The executives largely shifted blame, despite their role in supplying the drugs at the center of the nationwide crisis. And they said updated technology allows them to act more quickly than years ago. | John Shinkle/POLITICO
Five of the nation’s top opioid distributors on Tuesday told a House panel that responsibility for the opioid crisis rests with bad actors at pharmacies and doctors who wrote too many prescriptions, not with their companies.
Executives from four of the five distributors denied contributing to widespread painkiller abuse when questioned by Energy and Commerce Oversight and Investigations Chairman Gregg Harper (R-Miss.). Joseph Mastandrea, chairman of Ohio drug wholesaler Miami-Luken, answered “yes” and blamed prior management.
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Another executive, Cardinal Health Executive Chairman George Barrett, apologized for not catching bad actors faster.
“With the benefit of hindsight, I wish we had moved faster and asked a different set of questions. I am deeply sorry we did not,” Barrett said.
Several of the other executives expressed contrition for not catching large requests for opioids more quickly.
The executives were summoned to address their roles in a public health crisis that kills 115 Americans per day, according to some estimates. Tuesday’s hearing — which has drawn comparisons to historic congressional hearings with tobacco company executives in 1994 — took up alleged pill dumping, or loading towns with excessive amounts of opioids, particularly in West Virginia.
The hearing is expected to be the most high-profile part of a congressional effort to address the crisis. Energy and Commerce is expected to mark up two dozen opioid-related bills Wednesday, and an additional spate of measures the following week, with a goal of having legislation ready for the House floor by Memorial Day.
Lawmakers on the panel showed bipartisan interest in trying to force the executives to take responsibility and chastised several of them for not being upfront with details.
Energy and Commerce Chairman Greg Walden (R-Ore.) recounted how one West Virginia town of about 400 people received 9 million opioid pills in two years and how a single pharmacy in a town of 1,800 people got 17 million opioid pills in a decade.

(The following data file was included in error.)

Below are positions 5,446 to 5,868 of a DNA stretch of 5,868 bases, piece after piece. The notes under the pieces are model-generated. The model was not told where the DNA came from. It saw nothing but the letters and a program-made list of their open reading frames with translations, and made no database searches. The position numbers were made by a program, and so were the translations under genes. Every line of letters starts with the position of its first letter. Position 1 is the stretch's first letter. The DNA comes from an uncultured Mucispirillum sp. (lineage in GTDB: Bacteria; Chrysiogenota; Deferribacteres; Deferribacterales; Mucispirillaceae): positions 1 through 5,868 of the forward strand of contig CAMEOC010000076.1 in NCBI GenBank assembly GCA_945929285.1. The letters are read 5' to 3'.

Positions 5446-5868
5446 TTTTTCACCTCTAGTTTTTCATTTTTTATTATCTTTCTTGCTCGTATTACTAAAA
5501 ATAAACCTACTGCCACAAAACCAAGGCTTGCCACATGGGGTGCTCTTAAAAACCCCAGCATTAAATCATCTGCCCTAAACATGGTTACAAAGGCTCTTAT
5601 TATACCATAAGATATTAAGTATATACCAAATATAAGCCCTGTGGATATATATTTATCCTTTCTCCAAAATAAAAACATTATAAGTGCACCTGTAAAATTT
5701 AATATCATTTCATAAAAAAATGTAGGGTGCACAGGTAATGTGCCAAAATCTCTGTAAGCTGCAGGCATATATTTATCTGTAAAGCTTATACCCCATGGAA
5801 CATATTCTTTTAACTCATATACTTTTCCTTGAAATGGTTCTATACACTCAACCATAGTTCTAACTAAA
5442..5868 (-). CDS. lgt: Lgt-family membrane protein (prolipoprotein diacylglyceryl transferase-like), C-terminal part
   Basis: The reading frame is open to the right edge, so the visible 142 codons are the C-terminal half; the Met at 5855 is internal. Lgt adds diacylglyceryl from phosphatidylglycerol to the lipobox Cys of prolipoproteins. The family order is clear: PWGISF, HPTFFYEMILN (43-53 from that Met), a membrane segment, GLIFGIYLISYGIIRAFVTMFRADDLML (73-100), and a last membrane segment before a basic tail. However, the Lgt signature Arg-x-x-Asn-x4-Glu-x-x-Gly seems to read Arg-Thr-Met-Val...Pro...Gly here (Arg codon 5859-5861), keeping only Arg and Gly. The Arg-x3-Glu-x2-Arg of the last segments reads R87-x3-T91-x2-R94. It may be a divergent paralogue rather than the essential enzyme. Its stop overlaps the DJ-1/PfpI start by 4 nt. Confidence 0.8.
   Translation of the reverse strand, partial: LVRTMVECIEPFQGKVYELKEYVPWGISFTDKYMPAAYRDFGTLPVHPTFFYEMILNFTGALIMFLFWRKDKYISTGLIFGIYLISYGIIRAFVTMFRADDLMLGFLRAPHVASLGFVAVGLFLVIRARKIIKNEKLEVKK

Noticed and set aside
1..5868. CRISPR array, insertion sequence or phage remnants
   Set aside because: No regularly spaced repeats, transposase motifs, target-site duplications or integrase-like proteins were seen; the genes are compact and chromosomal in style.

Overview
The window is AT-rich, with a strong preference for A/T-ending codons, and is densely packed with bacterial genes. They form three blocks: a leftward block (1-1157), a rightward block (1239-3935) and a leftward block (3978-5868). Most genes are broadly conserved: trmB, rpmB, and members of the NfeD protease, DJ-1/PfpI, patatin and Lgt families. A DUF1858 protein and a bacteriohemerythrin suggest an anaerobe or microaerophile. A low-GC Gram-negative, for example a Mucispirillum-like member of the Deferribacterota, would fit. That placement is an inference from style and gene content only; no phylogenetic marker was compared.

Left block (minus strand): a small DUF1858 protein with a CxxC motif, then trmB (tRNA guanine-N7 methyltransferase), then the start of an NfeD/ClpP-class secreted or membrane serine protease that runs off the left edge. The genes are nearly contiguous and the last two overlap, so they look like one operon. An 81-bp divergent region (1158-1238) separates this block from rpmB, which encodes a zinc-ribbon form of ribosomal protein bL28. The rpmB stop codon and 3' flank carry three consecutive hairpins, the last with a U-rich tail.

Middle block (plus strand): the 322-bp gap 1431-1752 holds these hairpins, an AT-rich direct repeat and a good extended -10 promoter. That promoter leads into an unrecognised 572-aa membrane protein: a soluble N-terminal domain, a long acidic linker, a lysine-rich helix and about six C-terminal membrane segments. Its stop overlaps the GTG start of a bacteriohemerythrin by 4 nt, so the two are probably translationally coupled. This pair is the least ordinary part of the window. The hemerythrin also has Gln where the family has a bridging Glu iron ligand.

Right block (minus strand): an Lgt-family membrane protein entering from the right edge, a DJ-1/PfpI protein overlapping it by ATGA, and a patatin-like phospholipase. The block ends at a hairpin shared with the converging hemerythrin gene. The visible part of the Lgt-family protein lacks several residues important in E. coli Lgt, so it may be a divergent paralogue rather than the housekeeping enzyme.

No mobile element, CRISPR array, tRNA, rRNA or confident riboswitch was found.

Since the 1970s, drug distributors have been responsible for flagging suspicious orders and monitoring sales — something Walden suggested has not been done.
“It is difficult to not be troubled by the compliance efforts of our nation’s distributors,” Walden said.
The executives largely shifted blame, despite their role in supplying the drugs at the center of the nationwide crisis. And they said updated technology allows them to act more quickly than years ago.
“There is no question that a key driver of the crisis, as the CDC has said, is the overprescribing of opioids by doctors across the country. At the same time there were certainly pharmacies in West Virginia that were bad actors that McKesson itself terminated,” said McKesson Corp. Chairman and CEO John Hammergren. “In hindsight, we would have liked us to have seen us move much more quickly to address the issues with these pharmacies.”
AmerisourceBergen Chairman Steven Collis said the company isn’t equipped to override the decision of health professionals who want to prescribe opioids for legitimate health reasons.
“Our place in the supply chain provides AmerisourceBergen Drug Corporation with neither the information nor the expertise to override clinical decisions by trained doctors and pharmacists or to determine the appropriate supply of medications,” Collis said in written testimony to lawmakers.
Three of the companies that testified — McKesson, Cardinal Health and AmerisourceBergen — account for about 85 percent of the opioid drug supply, Walden said.
“They are the chokepoints in the U.S. prescription drug supply chain,” Walden said. Addressing the executives, he said, “you are at the frontlines of the defense of this crisis.”